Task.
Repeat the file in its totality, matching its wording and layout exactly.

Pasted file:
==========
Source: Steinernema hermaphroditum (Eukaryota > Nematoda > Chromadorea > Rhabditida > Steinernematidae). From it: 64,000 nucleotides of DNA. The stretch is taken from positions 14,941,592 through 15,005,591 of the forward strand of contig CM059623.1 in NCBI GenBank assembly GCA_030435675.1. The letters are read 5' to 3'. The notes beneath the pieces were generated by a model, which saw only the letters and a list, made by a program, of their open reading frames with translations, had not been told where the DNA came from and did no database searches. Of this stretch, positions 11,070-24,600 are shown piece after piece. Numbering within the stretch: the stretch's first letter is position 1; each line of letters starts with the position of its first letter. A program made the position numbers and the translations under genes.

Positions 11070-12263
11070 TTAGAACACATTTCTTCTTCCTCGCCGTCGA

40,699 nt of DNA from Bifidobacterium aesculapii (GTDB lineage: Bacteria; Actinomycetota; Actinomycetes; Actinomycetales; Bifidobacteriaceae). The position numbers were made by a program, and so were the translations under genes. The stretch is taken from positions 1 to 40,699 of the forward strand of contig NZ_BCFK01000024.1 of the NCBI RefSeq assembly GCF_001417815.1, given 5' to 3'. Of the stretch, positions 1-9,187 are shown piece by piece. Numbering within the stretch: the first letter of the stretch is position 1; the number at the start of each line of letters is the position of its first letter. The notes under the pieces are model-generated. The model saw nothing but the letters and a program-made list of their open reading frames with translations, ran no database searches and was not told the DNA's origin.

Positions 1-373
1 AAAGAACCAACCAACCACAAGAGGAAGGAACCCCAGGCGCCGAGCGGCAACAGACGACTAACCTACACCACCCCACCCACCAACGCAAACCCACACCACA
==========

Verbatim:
Source: Steinernema hermaphroditum (Eukaryota > Nematoda > Chromadorea > Rhabditida > Steinernematidae). From it: 64,000 nucleotides of DNA. The stretch is taken from positions 14,941,592 through 15,005,591 of the forward strand of contig CM059623.1 in NCBI GenBank assembly GCA_030435675.1. The letters are read 5' to 3'. The notes beneath the pieces were generated by a model, which saw only the letters and a list, made by a program, of their open reading frames with translations, had not been told where the DNA came from and did no database searches. Of this stretch, positions 11,070-24,600 are shown piece after piece. Numbering within the stretch: the stretch's first letter is position 1; each line of letters starts with the position of its first letter. A program made the position numbers and the translations under genes.

Positions 11070-12263
11070 TTAGAACACATTTCTTCTTCCTCGCCGTCGA

40,699 nt of DNA from Bifidobacterium aesculapii (GTDB lineage: Bacteria; Actinomycetota; Actinomycetes; Actinomycetales; Bifidobacteriaceae). The position numbers were made by a program, and so were the translations under genes. The stretch is taken from positions 1 to 40,699 of the forward strand of contig NZ_BCFK01000024.1 of the NCBI RefSeq assembly GCF_001417815.1, given 5' to 3'. Of the stretch, positions 1-9,187 are shown piece by piece. Numbering within the stretch: the first letter of the stretch is position 1; the number at the start of each line of letters is the position of its first letter. The notes under the pieces are model-generated. The model saw nothing but the letters and a program-made list of their open reading frames with translations, ran no database searches and was not told the DNA's origin.

Positions 1-373
1 AAAGAACCAACCAACCACAAGAGGAAGGAACCCCAGGCGCCGAGCGGCAACAGACGACTAACCTACACCACCCCACCCACCAACGCAAACCCACACCACA